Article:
When it comes to choosing an internet service provider, the number of factors to consider can feel overwhelming. It can turn into frustration quickly though if your options are limited to begin with. For people living in rural and remote areas, it can sometimes feel like there are no good options. As satellite internet continues to advance though, better options are arriving for more people every day. Two of those providers, Viasat and Starlink, are pushing the edge of what’s possible on satellite internet to new limits.

Viasat 3 - More capacity equals a better connection

Viasat is planning to launch 3 brand new next generation satellites in 2022 that aim to drastically improve the Viasat network and expand what Viasat can offer customers. Each of these satellites has a network capacity of 1 Terabyte per second. One of these satellites by itself has twice the capacity of the entire fleet of satellites Viasat currently has in orbit. Altogether, the network will have 7 times more capacity than it did before, allowing Viasat to become available all over the world, while also improving the connection for every customer.

Starlink satellite internet

Starlink is also pushing the boundaries of what satellite internet can do, but in a different way. Instead of having a few satellites in the traditional geostationary orbit 22,300 miles above the Earth, Starlink has its satellites in a low-earth orbit only about 300 miles above the Earth! The advantage of this is that it eliminates the high latency usually associated with satellite internet and allows for greater redundancy in the network. High latency isn’t something that effects most people. It isn’t related to speed and only really affects activities requiring precision timing, like some online gaming for example.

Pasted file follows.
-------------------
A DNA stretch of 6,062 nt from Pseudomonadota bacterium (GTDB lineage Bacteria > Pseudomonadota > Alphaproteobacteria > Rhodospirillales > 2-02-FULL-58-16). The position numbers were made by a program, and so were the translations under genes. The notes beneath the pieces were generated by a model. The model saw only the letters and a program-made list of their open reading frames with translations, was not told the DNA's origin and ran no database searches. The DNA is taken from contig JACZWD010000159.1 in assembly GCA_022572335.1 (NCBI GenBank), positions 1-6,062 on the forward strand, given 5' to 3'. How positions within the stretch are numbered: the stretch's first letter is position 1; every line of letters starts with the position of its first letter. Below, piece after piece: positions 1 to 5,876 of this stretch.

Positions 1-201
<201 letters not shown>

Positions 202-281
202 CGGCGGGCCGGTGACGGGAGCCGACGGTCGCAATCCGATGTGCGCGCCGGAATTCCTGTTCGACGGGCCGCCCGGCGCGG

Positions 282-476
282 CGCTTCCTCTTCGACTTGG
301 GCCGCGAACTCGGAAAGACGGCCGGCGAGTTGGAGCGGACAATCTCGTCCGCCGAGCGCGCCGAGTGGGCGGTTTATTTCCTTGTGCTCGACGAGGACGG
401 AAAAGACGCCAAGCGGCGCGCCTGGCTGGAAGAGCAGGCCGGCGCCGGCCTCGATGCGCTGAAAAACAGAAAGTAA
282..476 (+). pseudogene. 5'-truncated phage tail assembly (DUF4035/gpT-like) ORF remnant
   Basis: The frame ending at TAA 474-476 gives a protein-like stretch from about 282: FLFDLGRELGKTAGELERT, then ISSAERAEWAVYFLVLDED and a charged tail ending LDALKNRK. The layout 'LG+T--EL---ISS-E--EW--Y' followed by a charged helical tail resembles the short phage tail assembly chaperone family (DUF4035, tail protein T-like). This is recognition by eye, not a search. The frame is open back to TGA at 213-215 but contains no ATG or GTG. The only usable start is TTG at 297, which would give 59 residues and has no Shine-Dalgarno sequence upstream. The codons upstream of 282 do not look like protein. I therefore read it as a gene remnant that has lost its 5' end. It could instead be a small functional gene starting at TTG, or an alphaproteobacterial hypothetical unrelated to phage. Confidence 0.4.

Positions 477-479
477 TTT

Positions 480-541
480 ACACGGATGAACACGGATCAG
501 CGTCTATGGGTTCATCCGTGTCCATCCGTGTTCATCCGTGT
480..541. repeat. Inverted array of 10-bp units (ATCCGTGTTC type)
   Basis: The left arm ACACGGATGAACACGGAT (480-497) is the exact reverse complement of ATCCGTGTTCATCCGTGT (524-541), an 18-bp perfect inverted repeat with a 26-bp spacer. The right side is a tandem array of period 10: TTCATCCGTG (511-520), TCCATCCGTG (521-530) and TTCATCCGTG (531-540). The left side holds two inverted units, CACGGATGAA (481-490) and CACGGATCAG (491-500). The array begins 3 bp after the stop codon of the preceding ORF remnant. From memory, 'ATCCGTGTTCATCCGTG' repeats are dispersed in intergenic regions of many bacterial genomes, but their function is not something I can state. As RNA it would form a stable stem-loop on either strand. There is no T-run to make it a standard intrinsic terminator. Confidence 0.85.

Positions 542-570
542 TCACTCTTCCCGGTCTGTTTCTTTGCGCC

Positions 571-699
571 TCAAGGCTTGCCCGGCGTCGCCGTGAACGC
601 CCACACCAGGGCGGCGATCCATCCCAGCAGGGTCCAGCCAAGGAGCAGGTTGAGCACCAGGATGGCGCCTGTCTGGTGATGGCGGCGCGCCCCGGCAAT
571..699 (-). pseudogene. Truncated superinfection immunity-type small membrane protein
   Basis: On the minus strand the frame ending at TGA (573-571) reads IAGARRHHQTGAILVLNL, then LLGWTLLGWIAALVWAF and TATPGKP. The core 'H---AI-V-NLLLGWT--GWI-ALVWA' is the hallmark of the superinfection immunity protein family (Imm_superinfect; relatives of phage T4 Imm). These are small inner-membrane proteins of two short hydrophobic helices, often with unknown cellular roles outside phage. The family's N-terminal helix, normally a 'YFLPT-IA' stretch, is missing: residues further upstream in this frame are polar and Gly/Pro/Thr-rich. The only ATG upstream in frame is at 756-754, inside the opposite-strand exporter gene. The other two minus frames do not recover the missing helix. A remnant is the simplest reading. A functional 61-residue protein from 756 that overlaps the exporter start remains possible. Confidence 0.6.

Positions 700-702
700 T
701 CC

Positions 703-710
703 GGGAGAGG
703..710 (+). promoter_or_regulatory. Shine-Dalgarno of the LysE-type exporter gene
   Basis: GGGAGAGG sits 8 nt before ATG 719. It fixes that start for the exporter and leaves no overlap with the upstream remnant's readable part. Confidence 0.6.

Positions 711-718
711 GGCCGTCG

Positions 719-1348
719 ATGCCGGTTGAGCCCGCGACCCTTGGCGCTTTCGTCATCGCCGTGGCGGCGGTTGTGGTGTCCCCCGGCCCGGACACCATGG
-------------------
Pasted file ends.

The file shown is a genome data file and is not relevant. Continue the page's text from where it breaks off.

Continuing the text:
The disadvantage of the low orbit approach is that it requires a much greater number of satellites to match the coverage area of geostationary orbit satellites. Starlink has plans to launch somewhere around 42,000 satellites into orbit to complete its constellation, but so far has less than 2,000. That’s why Starlink is still only available in select areas where they have focused the initial satellite launches. It may take some time before Starlink is able to compete with other providers like Viasat in terms of availability.

The Bottom Line

Both approaches to satellite internet have advantages and disadvantages. Which one is right for you will likely depend on your personal internet requirements and where you live. Either way, it looks like there is a lot to look forward to as both companies compete to bring highspeed internet access to more people than ever before.

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